Policy synchronisation required to boost SA’s re-industrialisation

Thobelani Maphumulo is an investment analyst and author of Invest Your Way to Wealth.
Thobelani Maphumulo is an investment analyst and author of Invest Your Way to Wealth.

Since the Great Recession of 2008, South Africa has experienced slow economic growth and a surge in unemployment. 

The lacklustre revitalisation of the manufacturing sector, combined with restrictive fiscal and monetary policies, has not augured well for the economy’s upward trajectory. 

Consequently, the synchronisation of macroeconomic policies and microeconomic reforms – industrial and trade programmes – should, undoubtedly, reignite strong economic performance. 

Over the past 25 years, the country has undergone a process of de-industrialisation largely due to aggressive, and premature, trade liberalisation – the tariff book is dominated by tariff-free merchandise items. 

Additionally, uncoordinated industrial and trade policies, rising administrative costs, infrastructure bottlenecks, innovation deficiencies, and import dumping have contributed to hardships in the manufacturing sector. 

The sector contributes 13% to GDP, down from about 20% in the 1990s, and accounts for 57% of total exports. 

Non-beneficiated mining and mineral products make up 36% of total exports. 

The beneficiation programme has not gained traction and is one of the impediments to re-industrialisation. 

Beneficiation is the process of turning minerals into higher-value products, which can be sold to either foreign or domestic markets. 

Beneficiation has multiple spin-offs that could accelerate the industrialisation programme. 

These, among others, include the development of capital-intensive industries such as refining and smelting. 

The industrial development curve calls for the establishment of both capital and labour-intensive industries going forward. 

It is premature, albeit unavoidable, to intensely promote the Fourth Industrial Revolution (4IR) before developing labour-absorptive industries. 

In fact, there’s a high probability that 4IR will fail to accommodate the large pool of job seekers. 

The government has made impressive strides in the automotive sector’s industrial and trade strategy, demonstrating that well-crafted policies could augment an industry’s development, increase export earnings, attract foreign direct investments, and support technology and skills transfer. 

The Automotive Production and Development Programme (APDP) – preceded by the Motor Industry Development Programme – has strongly supported exports of domestically produced vehicles which account for 11.4% of total exports.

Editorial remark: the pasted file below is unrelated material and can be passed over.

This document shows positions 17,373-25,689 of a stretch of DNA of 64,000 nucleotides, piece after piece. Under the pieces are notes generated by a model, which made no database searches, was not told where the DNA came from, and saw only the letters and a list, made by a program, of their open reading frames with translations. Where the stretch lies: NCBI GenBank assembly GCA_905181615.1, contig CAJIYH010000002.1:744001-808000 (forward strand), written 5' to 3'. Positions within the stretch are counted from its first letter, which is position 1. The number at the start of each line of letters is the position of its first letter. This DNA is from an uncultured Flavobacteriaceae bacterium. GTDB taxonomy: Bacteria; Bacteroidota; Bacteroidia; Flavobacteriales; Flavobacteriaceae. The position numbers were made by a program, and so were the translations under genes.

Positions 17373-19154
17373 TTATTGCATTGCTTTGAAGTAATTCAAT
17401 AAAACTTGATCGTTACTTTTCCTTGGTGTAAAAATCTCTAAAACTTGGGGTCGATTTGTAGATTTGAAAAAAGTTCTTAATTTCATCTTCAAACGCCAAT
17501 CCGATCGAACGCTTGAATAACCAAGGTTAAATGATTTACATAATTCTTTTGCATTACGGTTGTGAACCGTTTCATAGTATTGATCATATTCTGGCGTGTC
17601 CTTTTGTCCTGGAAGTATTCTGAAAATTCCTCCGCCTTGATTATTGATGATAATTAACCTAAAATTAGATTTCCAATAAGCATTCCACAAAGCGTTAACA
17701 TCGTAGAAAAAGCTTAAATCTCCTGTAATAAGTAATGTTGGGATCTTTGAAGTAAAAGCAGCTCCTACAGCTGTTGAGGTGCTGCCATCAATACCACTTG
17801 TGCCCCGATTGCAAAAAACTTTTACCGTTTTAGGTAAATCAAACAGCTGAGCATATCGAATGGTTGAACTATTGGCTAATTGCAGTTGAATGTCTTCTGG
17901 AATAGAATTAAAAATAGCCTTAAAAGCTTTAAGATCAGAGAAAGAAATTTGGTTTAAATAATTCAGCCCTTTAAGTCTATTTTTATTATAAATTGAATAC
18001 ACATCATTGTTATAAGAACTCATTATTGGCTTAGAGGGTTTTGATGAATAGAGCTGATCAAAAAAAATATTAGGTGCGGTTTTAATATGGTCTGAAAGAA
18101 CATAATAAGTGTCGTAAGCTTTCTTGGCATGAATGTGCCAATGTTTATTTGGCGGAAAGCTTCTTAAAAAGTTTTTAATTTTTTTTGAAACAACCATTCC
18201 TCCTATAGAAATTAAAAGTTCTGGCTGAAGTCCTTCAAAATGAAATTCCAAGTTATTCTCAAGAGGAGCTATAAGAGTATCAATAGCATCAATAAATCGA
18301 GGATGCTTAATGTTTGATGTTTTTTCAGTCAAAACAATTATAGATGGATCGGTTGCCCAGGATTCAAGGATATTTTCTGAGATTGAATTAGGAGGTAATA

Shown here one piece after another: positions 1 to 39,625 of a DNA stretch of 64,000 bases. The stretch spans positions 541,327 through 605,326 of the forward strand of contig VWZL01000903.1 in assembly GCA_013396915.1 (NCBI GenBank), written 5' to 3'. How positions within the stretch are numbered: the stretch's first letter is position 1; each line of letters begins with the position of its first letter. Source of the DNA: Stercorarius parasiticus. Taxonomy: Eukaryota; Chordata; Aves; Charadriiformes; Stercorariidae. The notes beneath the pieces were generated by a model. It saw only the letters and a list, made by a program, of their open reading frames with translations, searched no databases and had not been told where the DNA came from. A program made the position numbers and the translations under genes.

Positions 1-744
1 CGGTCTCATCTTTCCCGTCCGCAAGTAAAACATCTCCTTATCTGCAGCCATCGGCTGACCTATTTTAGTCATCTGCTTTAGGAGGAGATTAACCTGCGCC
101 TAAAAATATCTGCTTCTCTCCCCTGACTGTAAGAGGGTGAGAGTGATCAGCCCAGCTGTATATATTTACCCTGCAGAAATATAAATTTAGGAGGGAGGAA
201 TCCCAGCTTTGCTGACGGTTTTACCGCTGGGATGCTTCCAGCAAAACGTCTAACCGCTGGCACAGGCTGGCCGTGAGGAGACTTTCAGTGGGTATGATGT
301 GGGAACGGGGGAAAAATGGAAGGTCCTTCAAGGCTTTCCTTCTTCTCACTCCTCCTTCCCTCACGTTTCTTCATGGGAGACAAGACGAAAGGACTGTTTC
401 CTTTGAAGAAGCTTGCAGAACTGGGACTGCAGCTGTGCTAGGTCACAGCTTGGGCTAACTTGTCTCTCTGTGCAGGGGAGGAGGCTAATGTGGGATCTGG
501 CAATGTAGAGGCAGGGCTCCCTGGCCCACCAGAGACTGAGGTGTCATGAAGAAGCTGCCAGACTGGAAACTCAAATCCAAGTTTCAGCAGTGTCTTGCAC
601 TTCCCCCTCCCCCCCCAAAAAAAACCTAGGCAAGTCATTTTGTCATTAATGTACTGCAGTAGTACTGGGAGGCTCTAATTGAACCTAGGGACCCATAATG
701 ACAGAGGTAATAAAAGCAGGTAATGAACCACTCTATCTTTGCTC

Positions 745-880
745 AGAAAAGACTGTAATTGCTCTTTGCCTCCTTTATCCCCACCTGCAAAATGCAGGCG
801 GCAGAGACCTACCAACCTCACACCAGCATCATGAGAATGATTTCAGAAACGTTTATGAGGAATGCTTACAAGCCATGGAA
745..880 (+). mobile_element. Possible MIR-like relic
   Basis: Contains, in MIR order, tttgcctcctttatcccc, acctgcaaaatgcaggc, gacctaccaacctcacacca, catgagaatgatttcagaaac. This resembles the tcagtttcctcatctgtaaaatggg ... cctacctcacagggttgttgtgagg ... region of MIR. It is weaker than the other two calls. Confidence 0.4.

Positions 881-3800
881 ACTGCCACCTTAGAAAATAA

That said, there’s discontent in some quarters with respect to the corresponding increase in imports as a result of import credits that are granted to original equipment manufacturers (OEMs). 

The apt response is that the auto industry requires years of engineering experience and access to global supplier networks. 

It is important to note that foreign inputs, such as capital, machinery and equipment, have contributed immensely to the export-led auto sector. 

That said, the Automotive Masterplan 2020 has aims for the local content in manufactured vehicles to increase from 38% to 60% in the long run. 

The global vehicle production market is fiercely competitive and government should continue to offer OEMs production incentives. 

The collaboration between OEMs and the department of trade and industry has, unsurprisingly, led to local automotive production zones and increased vehicle exports to Europe, in particular. 

The government should support the role of public procurement in the localisation and industrialisation programme. 

The government and state-owned entities’ (SOEs) massive procurement budget – north of R850bn a year – should be used to develop local industries and, eventually, shipments to world markets. 

Unfortunately, the culture of corruption and rent seeking has limited the localisation drive in SOEs, specifically. 

Rent seekers are evidently not passionate about building the local industrial capacity. 

The improvement in tender processes, accentuated by the demand for local content, is a low-hanging fruit. 

This, to a large degree, could also be used as the policy tool to ease market concentration – big corporates dominate markets across the supply value chain; vertical integration is ubiquitous. 

This certainly results in high barriers to entry for small and medium enterprises. 

The competitive landscape is tough for emerging industrialists and a comprehensive legislative framework is required to deepen industrialisation and open domestic markets. 

Notably, the government has done well in promoting industrial development zones. 

There’s been a discernible increase in foreign direct investment, vertical integration, supply chain industry development, and job creation. 

On the imports side, domestic producers – cement, poultry and steel – have called for hikes in tariffs due to import dumping. 

Protectionist measures are generally a drag on economic growth because tariffs are paid by consumers and businesses. 

The supply glut in foreign markets has resulted in low worldwide prices, causing domestic companies to suffer. Economic policies should always be dynamic and respond to the needs of local industries. 

The probable decimation of domestic companies, adverse supply chain effects, and subsequent increase in unemployment should be avoided. 

It is encouraging to witness the recently released Poultry Industry Masterplan, the primary objective of which is to ease the import dumping pressure on local producers. 

Thobelani Maphumulo is an investment analyst and author of Invest Your Way to Wealth

This article originally appeared in the 16 January edition of finweek. Buy and download the magazine here or subscribe to our newsletter here.

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